By Sungcheol Jin
The author is the business news editor of the Korea Daily.
In a free market economy, the balance between the invisible hand and the visible hand is crucial. An excess of power in the invisible hand can lead to market failure, while too much interference from the visible hand – the government – may cause government failure.
The invisible hand, a fundamental concept in free market economics, was first introduced by the British economist Adam Smith in his book “The Wealth of Nations.” It describes the efficient production and distribution of goods and services through market-driven price determination. In a competitive market devoid of government intervention, high profits lead to increased production, which in turn boosts supply and reduces prices. This process naturally balances supply and demand through price mechanisms, eliminating the need for artificial government regulation.
Nobel Prize-winning economist Milton Friedman, in his book “Free to Choose,” strongly criticized government intervention in the market. He argued that excessive government interference and regulation could distort the market and lead to government failure, resulting in inefficient production and distribution.
This phenomenon is currently unfolding in the homeowner’s insurance market in California, and the auto insurance market is on a similar path. On November 13, four home and auto insurers announced their withdrawal from the California market, citing government-imposed limits on premium increases as the reason. The government’s artificial control of prices disrupted the balance of supply and demand. Under California law, any proposed increase in home and auto insurance premiums must receive approval from the California Department of Insurance.
For years, insurers have sought double-digit premium increases, pointing to frequent natural disasters, inflation, and rising costs. However, the California state government has typically approved increases of less than 7%. Requests for larger increases undergo a stringent government review process, often leading to rejection. Consequently, insurers are compelled to cap their rate increases around 7%. Yet, insurers’ loss ratios have soared due to escalating costs from mega wildfires and inflation. As a result, many have opted to exit the California market, citing unsustainable losses.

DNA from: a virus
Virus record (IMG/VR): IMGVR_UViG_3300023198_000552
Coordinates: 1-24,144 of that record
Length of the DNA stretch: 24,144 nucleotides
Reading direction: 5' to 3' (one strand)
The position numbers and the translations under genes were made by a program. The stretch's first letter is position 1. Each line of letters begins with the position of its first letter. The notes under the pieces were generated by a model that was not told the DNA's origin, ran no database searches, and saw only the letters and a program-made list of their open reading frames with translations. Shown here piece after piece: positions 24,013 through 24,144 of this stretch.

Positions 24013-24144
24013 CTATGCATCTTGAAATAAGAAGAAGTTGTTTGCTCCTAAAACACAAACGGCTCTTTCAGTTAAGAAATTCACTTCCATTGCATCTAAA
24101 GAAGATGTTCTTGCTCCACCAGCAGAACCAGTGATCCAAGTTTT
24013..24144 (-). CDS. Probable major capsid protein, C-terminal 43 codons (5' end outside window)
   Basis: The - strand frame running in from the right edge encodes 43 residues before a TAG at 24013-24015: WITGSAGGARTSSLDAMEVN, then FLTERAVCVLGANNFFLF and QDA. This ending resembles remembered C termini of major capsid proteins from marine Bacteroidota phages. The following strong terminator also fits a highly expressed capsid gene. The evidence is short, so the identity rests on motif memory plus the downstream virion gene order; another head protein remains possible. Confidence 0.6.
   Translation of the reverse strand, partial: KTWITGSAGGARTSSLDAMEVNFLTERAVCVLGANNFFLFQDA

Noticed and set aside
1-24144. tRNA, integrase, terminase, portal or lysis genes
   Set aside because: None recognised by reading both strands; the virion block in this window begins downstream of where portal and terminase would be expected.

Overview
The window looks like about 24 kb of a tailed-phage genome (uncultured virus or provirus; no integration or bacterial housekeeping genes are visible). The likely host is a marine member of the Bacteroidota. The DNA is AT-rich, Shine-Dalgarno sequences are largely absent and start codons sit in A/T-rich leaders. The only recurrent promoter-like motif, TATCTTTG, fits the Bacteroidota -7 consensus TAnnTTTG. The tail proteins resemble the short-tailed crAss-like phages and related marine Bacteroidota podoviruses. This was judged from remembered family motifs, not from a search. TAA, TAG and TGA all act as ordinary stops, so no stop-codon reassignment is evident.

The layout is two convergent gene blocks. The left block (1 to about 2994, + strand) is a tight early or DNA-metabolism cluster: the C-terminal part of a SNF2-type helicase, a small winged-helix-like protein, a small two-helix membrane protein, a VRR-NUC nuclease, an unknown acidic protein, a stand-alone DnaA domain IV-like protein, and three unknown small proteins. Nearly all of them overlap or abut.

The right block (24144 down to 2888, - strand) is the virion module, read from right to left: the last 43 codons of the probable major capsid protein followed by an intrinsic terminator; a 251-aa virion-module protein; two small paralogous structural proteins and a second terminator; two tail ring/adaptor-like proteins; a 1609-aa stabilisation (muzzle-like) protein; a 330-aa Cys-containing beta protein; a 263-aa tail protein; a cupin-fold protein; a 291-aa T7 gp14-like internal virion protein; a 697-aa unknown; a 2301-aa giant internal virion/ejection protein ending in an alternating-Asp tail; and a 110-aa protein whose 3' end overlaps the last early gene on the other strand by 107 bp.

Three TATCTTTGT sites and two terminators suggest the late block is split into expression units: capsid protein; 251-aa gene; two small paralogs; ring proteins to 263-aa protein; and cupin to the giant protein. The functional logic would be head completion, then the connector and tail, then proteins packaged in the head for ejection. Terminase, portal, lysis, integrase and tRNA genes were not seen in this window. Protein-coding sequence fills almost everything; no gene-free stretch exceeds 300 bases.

With the withdrawal of these insurers, options in the market have significantly dwindled. For instance, seven of the top 15 home insurance providers by market share have either ceased offering homeowner’s insurance policies or are restricting new enrollments. This contraction in supply has led to soaring premiums, and some consumers are unable to obtain insurance at all, leaving their homes uninsured. For many, their home is their most substantial However, due to inappropriate government intervention in the market, they are left without adequate means to protect their assets from risks.
Insurance industry stakeholders and consumers acknowledge the necessity of government oversight. However, they argue that the current crisis could have been averted if the government had responded more flexibly to changing conditions in the insurance industry, such as climate change or inflation.
In response to the insurers’ departure, the California Department of Insurance recently proposed allowing climate change to be considered as a risk factor when setting homeowner’s insurance premiums, effectively giving insurers the ability to raise premiums beyond 7%. However, this policy change will not take effect until late next year, too late for insurers who cannot afford to sustain losses for another year.
Market economies function best when there is a balance of power between the visible and invisible hands. The California state government needs to listen to both suppliers and consumers, implementing a policy that satisfies both parties soon, to stabilize the home insurance market.